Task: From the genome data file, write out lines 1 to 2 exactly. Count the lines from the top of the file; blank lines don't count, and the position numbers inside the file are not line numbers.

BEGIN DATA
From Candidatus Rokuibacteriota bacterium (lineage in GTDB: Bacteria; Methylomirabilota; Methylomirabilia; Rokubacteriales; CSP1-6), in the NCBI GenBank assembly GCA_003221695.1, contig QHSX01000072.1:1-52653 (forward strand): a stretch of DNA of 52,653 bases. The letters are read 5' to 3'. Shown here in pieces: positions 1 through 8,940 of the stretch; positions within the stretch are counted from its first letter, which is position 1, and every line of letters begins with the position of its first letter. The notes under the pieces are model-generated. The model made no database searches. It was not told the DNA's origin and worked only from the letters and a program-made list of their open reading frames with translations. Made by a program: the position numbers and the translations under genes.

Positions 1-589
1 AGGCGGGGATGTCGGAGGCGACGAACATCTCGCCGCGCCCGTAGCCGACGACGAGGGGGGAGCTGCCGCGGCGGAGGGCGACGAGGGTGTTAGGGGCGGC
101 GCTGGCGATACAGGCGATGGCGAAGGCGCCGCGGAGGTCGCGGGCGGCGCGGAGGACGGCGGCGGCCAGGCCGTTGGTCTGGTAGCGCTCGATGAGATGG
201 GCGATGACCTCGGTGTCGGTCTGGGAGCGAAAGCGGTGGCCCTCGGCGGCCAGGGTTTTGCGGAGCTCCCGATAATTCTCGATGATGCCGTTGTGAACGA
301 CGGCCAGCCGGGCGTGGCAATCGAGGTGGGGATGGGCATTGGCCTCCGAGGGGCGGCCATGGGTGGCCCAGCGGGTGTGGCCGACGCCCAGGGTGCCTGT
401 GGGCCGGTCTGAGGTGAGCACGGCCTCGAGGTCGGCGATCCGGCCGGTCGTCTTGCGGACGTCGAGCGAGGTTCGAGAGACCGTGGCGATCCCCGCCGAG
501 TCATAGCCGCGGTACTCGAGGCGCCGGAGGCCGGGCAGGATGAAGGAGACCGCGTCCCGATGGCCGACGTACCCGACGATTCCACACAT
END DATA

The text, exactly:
From Candidatus Rokuibacteriota bacterium (lineage in GTDB: Bacteria; Methylomirabilota; Methylomirabilia; Rokubacteriales; CSP1-6), in the NCBI GenBank assembly GCA_003221695.1, contig QHSX01000072.1:1-52653 (forward strand): a stretch of DNA of 52,653 bases. The letters are read 5' to 3'. Shown here in pieces: positions 1 through 8,940 of the stretch; positions within the stretch are counted from its first letter, which is position 1, and every line of letters begins with the position of its first letter. The notes under the pieces are model-generated. The model made no database searches. It was not told the DNA's origin and worked only from the letters and a program-made list of their open reading frames with translations. Made by a program: the position numbers and the translations under genes.

Positions 1-589